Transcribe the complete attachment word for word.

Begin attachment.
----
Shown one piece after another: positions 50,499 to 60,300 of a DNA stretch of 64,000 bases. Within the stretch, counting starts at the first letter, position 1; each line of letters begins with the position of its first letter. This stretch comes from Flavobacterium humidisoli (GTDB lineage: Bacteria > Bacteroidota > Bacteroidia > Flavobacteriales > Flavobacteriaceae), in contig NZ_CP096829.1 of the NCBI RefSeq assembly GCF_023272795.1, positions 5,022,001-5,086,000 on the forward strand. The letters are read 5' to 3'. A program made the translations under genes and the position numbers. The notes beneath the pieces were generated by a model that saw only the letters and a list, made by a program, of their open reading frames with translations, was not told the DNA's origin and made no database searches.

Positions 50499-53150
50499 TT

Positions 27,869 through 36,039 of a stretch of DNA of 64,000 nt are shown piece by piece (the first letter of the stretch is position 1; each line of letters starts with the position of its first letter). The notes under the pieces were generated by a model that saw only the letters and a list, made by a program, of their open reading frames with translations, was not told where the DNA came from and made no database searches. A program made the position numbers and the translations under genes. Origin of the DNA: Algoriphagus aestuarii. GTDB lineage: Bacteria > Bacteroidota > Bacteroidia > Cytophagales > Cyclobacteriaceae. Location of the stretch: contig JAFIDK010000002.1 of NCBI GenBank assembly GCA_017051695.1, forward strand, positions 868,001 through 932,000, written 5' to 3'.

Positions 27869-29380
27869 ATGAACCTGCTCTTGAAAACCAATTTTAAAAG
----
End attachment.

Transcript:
Shown one piece after another: positions 50,499 to 60,300 of a DNA stretch of 64,000 bases. Within the stretch, counting starts at the first letter, position 1; each line of letters begins with the position of its first letter. This stretch comes from Flavobacterium humidisoli (GTDB lineage: Bacteria > Bacteroidota > Bacteroidia > Flavobacteriales > Flavobacteriaceae), in contig NZ_CP096829.1 of the NCBI RefSeq assembly GCF_023272795.1, positions 5,022,001-5,086,000 on the forward strand. The letters are read 5' to 3'. A program made the translations under genes and the position numbers. The notes beneath the pieces were generated by a model that saw only the letters and a list, made by a program, of their open reading frames with translations, was not told the DNA's origin and made no database searches.

Positions 50499-53150
50499 TT

Positions 27,869 through 36,039 of a stretch of DNA of 64,000 nt are shown piece by piece (the first letter of the stretch is position 1; each line of letters starts with the position of its first letter). The notes under the pieces were generated by a model that saw only the letters and a list, made by a program, of their open reading frames with translations, was not told where the DNA came from and made no database searches. A program made the position numbers and the translations under genes. Origin of the DNA: Algoriphagus aestuarii. GTDB lineage: Bacteria > Bacteroidota > Bacteroidia > Cytophagales > Cyclobacteriaceae. Location of the stretch: contig JAFIDK010000002.1 of NCBI GenBank assembly GCA_017051695.1, forward strand, positions 868,001 through 932,000, written 5' to 3'.

Positions 27869-29380
27869 ATGAACCTGCTCTTGAAAACCAATTTTAAAAG